After five, multi-award nominated crime fiction novels, Hungary based, American born novelist Olen Steinhauer has turned his hand to contemporary espionage in THE TOURIST.
The action in this book centres around Milo Weaver - CIA Agent, Tourist, father and husband. Starting out in 2001, Milo, nursing a serious pill-popping addiction and a strong desire to suicide in the line of duty, is in the middle of a botched attempt to stop a hitman. Flash forward 7 years and Milo's got a wife, a child, and a personal interest in tracking down the hitman behind that nearly fatal, and life changing encounter. Out of active duty and in a desk job since then, Milo wasn't expecting the "Tiger" to hand himself over voluntarily. A deathbed conversation with the Tiger turns Milo's perceptions upside down, and set him on a path unexpected.
There are a number of elements in THE TOURIST that stand out. Milo, as a highly flawed, complicated central character in what is after all, an espionage novel, seems very realistic. A man with faults and flaws, he is poignantly aware of his own limitations - particularly when it comes to the ease with which he lives his professional life, compared to the way that he handles the personal. Obviously the situations in which he finds himself are not those which the average person is going to have to deal with, so a certain suspension of disbelief is going to be required on the part of the reader. There are some downsides to this characterisation however, the most notable one being the difficulty of focusing a great sense of moral and personal outrage, when the enemy is a little closer to home than would normally be the case. THE TOURIST gets into interesting territory in this area, a direction I found quite fascinating, but then I prefer the enemy to be less than straightforward. There's also a good sense of pace, with a nice sprinkling of rushing around, without it being too over the top. Mostly, however, there is a very elegant balancing of the tension, and the threat with some nice touches of reality, delivered with some very tongue in cheek humour. (What would be more hairy for your average burnt-out, long term spy - an encounter with a shadowy enemy or Disneyworld. Still can't decide!)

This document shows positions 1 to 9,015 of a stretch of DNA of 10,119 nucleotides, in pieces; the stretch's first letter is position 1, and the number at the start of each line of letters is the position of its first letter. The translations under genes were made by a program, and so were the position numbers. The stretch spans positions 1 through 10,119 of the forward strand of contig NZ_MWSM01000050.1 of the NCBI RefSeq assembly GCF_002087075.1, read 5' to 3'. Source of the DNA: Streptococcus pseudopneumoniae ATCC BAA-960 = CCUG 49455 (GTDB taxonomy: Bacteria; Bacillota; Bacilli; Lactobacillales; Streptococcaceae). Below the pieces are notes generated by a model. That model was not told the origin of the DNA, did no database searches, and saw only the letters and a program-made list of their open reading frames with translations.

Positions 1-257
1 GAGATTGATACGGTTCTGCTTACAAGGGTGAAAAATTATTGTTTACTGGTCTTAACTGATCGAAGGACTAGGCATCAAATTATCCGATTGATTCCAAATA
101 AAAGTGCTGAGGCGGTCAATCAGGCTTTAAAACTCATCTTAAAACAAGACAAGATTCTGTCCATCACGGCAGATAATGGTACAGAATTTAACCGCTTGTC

Where THE TOURIST may be slightly less satisfying for some readers is in the area of plot, where things are very busy. Lots of things happen, lots of characters (good and bad) come and go, and there's some question marks frequently on whether or not everything is / could / needs to be connected. Other readers may appreciate exactly this aspect. A spies life doesn't seem like one that would be tidy and neat, with one job wrapped up nicely and the paperwork done, before the next bad situation comes along. I liked the approach, and I particularly liked the way that Milo often had no idea what was happening, as well as me!
The element that ticked the biggest box for me, and the one that made THE TOURIST an interesting book was the portrayal of the mindsets of officialdom. Alongside the concept of the enemy within, perhaps more prevalent than an external threat, this gave considerable pause for thought.